Page:Chronicle of the Grey friars of London.djvu/34

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PREFACE.

as the "admirable description of the scene, preserved by one who was no doubt an eye-witness—the great painter Holbein,"—has already passed forth into our popular literature.[1] But still let us preserve our faith in the interesting anecdote related by Grafton and Stowe, that when the scheme for the endowment of the royal hospitals was placed before the pious prince, and, according to the usual practice, a blank had been left for the amount of property which it should be lawful for the city to hold in mortmain for this object, Edward with his own hand wrote in the sum, "four thousand marks by the year,"[2] and then exclaimed, in the hearing of his council, "Lord, I yield thee most hearty thanks that thou hast given me life thus long, to finish this work, to the glory of thy name!"[3]

Some of the buildings of the ancient convent, including the Fratry and Refectory, were standing in the early part of the present century.[4] The walls and windows of Whittington's Library were to be seen in a mutilated state on the north side of the cloisters, and there are many engravings which represent them.[5] Even now the southern walk of the friars' cloisters remains, and its pointed arches and buttresses may be seen from the exterior. The western walk of

  1. London, edited by Charles Knight, 1842, 8vo. vol. ii. p. 334. An expression of opinion follows that the scene is a real representation of the old palace at Westminster.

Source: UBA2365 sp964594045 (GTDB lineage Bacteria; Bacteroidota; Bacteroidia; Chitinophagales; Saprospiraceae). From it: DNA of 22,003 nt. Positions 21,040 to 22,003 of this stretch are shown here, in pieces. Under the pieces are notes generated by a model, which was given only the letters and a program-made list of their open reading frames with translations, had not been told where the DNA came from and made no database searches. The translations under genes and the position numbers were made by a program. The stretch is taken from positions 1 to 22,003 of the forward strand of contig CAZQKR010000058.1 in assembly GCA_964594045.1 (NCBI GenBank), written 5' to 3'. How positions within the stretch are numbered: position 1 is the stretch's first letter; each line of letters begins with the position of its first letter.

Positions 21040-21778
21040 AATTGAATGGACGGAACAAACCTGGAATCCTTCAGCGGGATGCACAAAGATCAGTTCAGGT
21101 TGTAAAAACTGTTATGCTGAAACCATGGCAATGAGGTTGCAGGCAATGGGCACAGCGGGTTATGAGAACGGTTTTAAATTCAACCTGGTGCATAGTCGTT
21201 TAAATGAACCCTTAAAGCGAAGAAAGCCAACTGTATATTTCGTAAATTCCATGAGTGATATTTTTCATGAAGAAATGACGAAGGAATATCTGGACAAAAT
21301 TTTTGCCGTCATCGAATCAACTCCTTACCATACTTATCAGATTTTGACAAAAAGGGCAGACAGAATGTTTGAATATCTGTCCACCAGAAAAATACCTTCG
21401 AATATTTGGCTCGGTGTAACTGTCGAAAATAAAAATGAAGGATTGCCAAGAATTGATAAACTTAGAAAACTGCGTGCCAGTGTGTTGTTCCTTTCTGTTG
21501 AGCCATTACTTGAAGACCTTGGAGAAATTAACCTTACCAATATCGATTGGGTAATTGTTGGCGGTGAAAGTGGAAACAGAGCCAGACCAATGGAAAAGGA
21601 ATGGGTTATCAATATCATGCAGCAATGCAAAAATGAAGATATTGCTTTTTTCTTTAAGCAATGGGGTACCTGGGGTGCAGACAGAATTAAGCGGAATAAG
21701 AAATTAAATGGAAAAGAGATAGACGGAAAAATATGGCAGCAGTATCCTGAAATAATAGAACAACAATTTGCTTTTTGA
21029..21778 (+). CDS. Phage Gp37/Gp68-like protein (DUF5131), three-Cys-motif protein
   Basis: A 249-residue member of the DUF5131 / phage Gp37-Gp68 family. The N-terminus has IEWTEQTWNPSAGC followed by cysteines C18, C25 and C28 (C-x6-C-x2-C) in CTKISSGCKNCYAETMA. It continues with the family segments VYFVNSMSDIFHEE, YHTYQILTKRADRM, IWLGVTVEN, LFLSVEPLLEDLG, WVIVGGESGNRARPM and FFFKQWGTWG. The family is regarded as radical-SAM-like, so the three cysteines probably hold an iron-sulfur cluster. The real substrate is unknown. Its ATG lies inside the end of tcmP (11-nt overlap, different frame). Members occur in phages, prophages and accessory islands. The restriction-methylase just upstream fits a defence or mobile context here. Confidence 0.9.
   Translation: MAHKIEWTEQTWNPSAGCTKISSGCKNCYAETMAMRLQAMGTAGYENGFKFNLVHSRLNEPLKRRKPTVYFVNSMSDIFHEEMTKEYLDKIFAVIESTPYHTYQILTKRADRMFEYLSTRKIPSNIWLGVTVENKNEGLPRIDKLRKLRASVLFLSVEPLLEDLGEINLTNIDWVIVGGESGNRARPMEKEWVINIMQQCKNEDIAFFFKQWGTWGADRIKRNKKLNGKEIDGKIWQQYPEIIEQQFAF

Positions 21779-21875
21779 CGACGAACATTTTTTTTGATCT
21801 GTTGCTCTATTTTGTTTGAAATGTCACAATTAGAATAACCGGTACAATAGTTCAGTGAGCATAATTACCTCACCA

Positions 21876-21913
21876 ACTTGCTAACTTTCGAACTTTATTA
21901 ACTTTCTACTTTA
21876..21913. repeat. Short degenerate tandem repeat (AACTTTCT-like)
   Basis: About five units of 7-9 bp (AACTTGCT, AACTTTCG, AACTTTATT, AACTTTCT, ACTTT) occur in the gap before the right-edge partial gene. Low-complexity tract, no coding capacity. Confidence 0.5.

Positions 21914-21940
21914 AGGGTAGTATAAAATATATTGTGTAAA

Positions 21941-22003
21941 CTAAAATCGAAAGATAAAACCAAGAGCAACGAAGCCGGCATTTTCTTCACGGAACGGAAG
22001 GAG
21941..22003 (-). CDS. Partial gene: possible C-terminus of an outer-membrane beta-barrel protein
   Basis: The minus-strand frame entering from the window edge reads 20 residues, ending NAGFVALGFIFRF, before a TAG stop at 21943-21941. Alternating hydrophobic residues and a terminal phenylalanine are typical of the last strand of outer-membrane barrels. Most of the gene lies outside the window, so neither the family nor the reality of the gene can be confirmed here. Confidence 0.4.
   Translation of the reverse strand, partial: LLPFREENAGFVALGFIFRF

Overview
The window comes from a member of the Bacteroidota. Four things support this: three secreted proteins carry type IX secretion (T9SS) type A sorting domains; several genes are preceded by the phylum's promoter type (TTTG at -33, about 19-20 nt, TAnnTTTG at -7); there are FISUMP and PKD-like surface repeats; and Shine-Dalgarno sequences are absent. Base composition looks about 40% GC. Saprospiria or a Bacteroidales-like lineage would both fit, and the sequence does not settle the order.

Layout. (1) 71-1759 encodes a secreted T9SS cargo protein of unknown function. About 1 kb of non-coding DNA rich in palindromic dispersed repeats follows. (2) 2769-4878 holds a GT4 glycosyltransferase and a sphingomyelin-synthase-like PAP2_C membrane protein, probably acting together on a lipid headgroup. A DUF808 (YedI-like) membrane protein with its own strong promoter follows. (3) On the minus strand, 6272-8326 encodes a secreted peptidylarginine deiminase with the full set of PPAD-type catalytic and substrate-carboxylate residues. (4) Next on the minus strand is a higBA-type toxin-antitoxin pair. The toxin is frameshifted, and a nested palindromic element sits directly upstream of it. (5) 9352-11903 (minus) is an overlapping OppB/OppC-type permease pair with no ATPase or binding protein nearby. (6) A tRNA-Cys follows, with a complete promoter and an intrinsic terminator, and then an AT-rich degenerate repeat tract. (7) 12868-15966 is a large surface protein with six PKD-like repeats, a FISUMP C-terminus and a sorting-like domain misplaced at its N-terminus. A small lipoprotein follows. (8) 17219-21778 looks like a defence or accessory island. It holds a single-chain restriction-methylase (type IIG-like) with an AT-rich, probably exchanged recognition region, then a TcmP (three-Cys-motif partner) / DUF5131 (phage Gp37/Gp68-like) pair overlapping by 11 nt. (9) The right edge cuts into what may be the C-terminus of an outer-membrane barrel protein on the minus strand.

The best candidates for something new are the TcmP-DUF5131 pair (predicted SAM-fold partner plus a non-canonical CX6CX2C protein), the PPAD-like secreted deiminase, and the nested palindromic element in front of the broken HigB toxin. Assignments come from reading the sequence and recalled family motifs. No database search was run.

2. King Henry's grant had limited the amount in the same place to one thousand marks.
  3. After which foundation established, adds Grafton, "he lived not above two days." This is probably a misprint for ten days. Edward lived exactly ten days after the date of the letters patent; but it would be to some earlier stage of the business that the anecdote (if literally true) would belong. It appears that the letters patent were preceded by an indenture between the King and the City, as in the case of the former royal grant. This indenture escaped the researches of Mr. Trollope; but Strype says it bore date in June, and he has given an abstract of it, from the register of the privy council, in his amplification of Stowe's Survey, (edit. 1720,) vol. i. p. 177; and also in his Ecclesiastical Memorials, vol. i. 425.
  4. Trollope, p. 105.
  5. Mr. Trollope's print, opposite p. 105, represents them restored.